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The California Supreme Court Shrugs Off a Settlement to Provide Important Guidance on Admissibility of Former Deposition Testimony by Company Witnesses

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We reported back in December [California Supreme Court Set to Decide How Defense Counsel Approach Defending Company Witness Depositions] on a case then pending before the California Supreme Court, Berroteran v. Superior Court. The case involves the former testimony exception to the hearsay rule, Evidence Code section 1291(a)(2), as applied to the deposition testimony of company witnesses taken in prior litigation. [Disclaimer: I wrote an amicus brief in support of the petition for review and another on the merits.]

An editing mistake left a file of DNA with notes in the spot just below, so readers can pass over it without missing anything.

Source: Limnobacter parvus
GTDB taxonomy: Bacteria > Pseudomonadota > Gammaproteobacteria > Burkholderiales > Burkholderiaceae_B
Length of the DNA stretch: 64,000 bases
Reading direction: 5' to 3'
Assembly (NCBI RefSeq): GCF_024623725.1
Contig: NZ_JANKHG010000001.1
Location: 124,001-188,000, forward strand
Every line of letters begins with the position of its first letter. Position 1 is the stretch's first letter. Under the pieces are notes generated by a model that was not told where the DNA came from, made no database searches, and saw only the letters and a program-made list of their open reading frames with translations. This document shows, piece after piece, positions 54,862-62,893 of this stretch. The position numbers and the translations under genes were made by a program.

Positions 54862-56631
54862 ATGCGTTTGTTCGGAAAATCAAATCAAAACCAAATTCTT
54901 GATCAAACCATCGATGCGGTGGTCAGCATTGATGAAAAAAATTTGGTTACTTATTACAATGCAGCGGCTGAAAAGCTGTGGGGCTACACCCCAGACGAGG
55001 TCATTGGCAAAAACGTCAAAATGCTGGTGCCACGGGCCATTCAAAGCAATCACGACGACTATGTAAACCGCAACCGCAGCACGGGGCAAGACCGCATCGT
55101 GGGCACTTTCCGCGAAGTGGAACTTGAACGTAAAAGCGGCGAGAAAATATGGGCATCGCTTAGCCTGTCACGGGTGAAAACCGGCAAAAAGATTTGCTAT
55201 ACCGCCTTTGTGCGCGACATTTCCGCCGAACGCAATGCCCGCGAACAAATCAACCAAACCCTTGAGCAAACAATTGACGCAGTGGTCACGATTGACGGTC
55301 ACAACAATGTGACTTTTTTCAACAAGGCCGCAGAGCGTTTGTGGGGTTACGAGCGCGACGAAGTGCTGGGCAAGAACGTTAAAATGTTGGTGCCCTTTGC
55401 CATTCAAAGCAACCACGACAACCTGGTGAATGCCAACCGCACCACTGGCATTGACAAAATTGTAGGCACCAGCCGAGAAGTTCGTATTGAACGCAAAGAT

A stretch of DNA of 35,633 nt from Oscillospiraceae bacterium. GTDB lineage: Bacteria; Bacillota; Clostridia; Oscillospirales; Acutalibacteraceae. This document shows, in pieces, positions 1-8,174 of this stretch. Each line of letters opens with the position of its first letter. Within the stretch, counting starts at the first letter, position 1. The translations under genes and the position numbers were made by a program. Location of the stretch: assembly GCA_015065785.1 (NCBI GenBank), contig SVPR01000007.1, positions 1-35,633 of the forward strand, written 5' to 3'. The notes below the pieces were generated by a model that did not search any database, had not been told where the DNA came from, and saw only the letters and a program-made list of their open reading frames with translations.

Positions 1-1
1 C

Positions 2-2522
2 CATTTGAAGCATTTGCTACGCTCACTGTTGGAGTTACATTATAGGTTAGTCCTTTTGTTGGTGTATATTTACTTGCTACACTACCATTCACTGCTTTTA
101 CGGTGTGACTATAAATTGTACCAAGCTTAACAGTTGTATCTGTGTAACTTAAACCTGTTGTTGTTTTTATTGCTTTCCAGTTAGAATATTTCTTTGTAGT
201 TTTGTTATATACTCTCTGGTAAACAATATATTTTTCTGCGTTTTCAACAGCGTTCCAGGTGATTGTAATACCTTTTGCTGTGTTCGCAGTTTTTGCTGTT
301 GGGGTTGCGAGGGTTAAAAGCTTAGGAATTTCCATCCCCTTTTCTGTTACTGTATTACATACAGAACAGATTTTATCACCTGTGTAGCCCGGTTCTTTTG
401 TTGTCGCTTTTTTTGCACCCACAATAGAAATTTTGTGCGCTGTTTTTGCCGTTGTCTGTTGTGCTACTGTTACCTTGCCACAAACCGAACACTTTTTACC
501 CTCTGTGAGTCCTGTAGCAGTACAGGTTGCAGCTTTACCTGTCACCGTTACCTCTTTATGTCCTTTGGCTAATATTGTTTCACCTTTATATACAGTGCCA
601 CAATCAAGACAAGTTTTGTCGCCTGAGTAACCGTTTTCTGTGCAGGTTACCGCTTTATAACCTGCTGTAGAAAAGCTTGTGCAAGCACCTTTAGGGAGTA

Oral argument did not go well for the plaintiff. Consequently, it was not surprising that within a few days the parties notified the Court that they had reached a settlement. The Supreme Court could have dismissed the appeal at that point and left the issue unresolved. But because its core mission is “to secure uniformity of decision” and to settle important questions of law, Cal. Rule of Court 8.500(b), the Court went ahead and decided the appeal. 2022 WL 664719 (Cal. Mar. 7, 2022). And, as Larry David might say, the decision is pretty, pretty good.

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California Supreme Court Set to Decide How Defense Counsel Approach Defending Company Witness Depositions

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The California Supreme Court will soon decide an evidentiary issue that could significantly impact how company witnesses are defended at deposition.